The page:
China announces tariff plans for US soybeans, cars and orange juice

China has outlined plans to increase import tariffs on American goods in response to US plans to levy higher taxes on Chinese imports, according to BBC News.

Soybeans, cars and orange juice are among the 106 products Beijing indicated would be subject to a 25% tariff. Washington recently said 1,300 Chinese products would be hit with a 25% tariff on import, including televisions and motorcycles.

Earlier this year an initial wave of tariffs was announced by the US to target aluminium and steel imports. None of the tariffs have yet come into force.

US President Donald Trump claimed the tariffs were not intended to start a trade war between the US and China, but that the move was a bid to reduce the US trade deficit and that China had been sanctioning unfair intellectual property practices.

The Chinese government says it ‘strongly condemns and firmly opposes’ the proposed US tariffs, which it says are ‘unilateralistic and protectionist.’

The products targeted by Chinese tariffs were worth $50bn in 2017, according to the Chinese commerce ministry. They include chemicals, aircraft parts, corn products, whiskey, cigars, some types of beef, lubricants, propane, SUVs and some electric vehicles.

Economists warned the US President that increasing tariffs on Chinese imports was likely to provoke retaliation which could lead to higher prices for US consumers. Around 18.2% of all Chinese exports in 2016 went to the US.

EU considers tariffs on US exports

The EU is set to retaliate against US tariffs on steel imports by imposing import duties on US products including peanut butter, bourbon whisky, orange juice, cranberries, steel and industrial products.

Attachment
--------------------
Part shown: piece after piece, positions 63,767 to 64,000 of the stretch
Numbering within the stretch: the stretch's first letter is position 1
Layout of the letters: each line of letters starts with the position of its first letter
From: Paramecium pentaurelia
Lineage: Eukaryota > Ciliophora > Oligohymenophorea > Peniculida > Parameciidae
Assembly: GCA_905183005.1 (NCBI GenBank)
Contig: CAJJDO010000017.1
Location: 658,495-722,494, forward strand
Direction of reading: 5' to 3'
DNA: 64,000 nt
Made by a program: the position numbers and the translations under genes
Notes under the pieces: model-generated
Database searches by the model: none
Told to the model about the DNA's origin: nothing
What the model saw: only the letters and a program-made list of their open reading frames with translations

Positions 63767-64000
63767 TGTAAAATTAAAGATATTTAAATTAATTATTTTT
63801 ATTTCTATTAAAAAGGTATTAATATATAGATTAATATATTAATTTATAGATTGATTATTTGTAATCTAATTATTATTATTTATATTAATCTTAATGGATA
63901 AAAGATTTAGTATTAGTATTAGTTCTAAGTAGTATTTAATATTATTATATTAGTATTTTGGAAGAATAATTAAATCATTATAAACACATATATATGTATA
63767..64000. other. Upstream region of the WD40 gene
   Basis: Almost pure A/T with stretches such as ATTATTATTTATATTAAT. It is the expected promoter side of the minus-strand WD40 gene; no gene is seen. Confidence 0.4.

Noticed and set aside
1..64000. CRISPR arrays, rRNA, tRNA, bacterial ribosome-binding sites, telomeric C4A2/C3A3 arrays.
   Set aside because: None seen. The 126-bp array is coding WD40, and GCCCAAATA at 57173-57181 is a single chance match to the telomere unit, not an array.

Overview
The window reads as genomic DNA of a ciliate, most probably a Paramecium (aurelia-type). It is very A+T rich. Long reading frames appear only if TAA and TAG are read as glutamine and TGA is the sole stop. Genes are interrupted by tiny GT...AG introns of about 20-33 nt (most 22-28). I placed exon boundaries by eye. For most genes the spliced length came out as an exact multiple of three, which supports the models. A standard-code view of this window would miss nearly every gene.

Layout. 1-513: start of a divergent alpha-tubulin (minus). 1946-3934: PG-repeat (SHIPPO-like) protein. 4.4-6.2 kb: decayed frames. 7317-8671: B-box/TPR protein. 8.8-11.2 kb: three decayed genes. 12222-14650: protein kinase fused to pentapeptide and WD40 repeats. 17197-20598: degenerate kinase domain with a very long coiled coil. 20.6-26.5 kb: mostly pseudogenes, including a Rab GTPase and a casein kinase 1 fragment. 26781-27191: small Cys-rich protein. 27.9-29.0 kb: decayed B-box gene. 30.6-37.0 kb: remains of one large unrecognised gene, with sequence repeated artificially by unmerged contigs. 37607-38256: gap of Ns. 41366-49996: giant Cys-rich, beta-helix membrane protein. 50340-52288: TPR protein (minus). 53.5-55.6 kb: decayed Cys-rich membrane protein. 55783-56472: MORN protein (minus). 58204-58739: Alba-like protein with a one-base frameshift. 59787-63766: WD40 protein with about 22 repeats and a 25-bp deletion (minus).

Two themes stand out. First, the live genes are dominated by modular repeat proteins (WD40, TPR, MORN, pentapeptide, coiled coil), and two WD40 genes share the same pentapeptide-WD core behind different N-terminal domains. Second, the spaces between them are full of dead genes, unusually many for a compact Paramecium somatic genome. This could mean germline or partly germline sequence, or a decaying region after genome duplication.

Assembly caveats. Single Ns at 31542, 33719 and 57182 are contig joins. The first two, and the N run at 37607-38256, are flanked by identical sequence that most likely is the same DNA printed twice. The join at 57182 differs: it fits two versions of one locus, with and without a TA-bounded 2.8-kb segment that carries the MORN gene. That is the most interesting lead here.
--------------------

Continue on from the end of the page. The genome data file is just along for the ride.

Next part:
EU trade commissioner Cecilia Malmstrom said the measures were intended to respond to US tariffs, which threaten jobs in the EU steel industry. US President Donald Trump has said EU rules make it ‘impossible’ for US firms to trade with European member states.

Malmstrom said she had ‘serious doubt’ about the US justification for steel and aluminium tariffs. It is claimed that US national security is threatened and therefore 25% tariffs on steel and 10% on aluminium are reasonable.

The trade commissioner confirmed that proceedings to challenge the tariffs would be initiated through the World Trade Organisation.

Malmstrom said: “From what we understand, the motivation of the US is an economic safeguard measure in disguise, not a national security measure. We are discussing different US products on which different import tariffs can be imposed.”

According to Malmstrom, global overcapacity is the root cause of problems with the global steel and aluminium markets, which are supported by “massive state subsidies… under non-market conditions.”

US steel tariffs could trigger trade war, says German Chamber of Commerce

The German chamber of commerce has warned that US steel tariffs could trigger a trade war with major trading partners, according to Reuters. Analysts estimate that such a conflict could cut growth in Germany by up to 1 percentage point.

On 13 February the US President said he was considering a range of options to stem the flow of steel and aluminium imports, which he says are unfairly hurting US producers. Options under consideration include tariffs and quotas.

The comments were the strongest signal in several months that the US will restrict imports of the metals. Such a policy was indicated by the election pledge to ‘put America first’ and protect US workers from foreign competition.